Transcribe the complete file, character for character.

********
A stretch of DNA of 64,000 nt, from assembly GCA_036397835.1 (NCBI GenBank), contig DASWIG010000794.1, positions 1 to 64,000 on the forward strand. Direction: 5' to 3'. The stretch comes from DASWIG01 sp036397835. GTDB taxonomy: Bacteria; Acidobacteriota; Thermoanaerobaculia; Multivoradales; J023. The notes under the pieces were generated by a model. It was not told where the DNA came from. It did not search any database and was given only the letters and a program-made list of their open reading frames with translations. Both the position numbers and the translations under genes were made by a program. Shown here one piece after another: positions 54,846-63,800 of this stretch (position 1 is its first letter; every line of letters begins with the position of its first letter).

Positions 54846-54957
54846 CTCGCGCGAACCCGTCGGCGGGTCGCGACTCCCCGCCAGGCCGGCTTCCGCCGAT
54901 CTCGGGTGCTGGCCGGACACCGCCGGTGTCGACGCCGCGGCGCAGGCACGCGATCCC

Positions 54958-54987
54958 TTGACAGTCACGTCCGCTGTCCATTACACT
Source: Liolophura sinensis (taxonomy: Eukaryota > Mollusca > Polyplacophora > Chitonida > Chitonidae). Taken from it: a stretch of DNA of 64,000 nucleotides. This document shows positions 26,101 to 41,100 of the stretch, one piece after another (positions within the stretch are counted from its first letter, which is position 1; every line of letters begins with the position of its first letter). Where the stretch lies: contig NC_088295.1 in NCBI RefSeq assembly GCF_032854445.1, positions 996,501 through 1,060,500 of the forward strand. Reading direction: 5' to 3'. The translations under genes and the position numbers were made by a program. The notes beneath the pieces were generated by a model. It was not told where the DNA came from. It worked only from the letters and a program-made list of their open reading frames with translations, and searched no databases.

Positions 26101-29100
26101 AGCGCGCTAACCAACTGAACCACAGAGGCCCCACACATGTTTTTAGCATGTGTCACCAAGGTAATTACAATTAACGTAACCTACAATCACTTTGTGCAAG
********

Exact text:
A stretch of DNA of 64,000 nt, from assembly GCA_036397835.1 (NCBI GenBank), contig DASWIG010000794.1, positions 1 to 64,000 on the forward strand. Direction: 5' to 3'. The stretch comes from DASWIG01 sp036397835. GTDB taxonomy: Bacteria; Acidobacteriota; Thermoanaerobaculia; Multivoradales; J023. The notes under the pieces were generated by a model. It was not told where the DNA came from. It did not search any database and was given only the letters and a program-made list of their open reading frames with translations. Both the position numbers and the translations under genes were made by a program. Shown here one piece after another: positions 54,846-63,800 of this stretch (position 1 is its first letter; every line of letters begins with the position of its first letter).

Positions 54846-54957
54846 CTCGCGCGAACCCGTCGGCGGGTCGCGACTCCCCGCCAGGCCGGCTTCCGCCGAT
54901 CTCGGGTGCTGGCCGGACACCGCCGGTGTCGACGCCGCGGCGCAGGCACGCGATCCC

Positions 54958-54987
54958 TTGACAGTCACGTCCGCTGTCCATTACACT
Source: Liolophura sinensis (taxonomy: Eukaryota > Mollusca > Polyplacophora > Chitonida > Chitonidae). Taken from it: a stretch of DNA of 64,000 nucleotides. This document shows positions 26,101 to 41,100 of the stretch, one piece after another (positions within the stretch are counted from its first letter, which is position 1; every line of letters begins with the position of its first letter). Where the stretch lies: contig NC_088295.1 in NCBI RefSeq assembly GCF_032854445.1, positions 996,501 through 1,060,500 of the forward strand. Reading direction: 5' to 3'. The translations under genes and the position numbers were made by a program. The notes beneath the pieces were generated by a model. It was not told where the DNA came from. It worked only from the letters and a program-made list of their open reading frames with translations, and searched no databases.

Positions 26101-29100
26101 AGCGCGCTAACCAACTGAACCACAGAGGCCCCACACATGTTTTTAGCATGTGTCACCAAGGTAATTACAATTAACGTAACCTACAATCACTTTGTGCAAG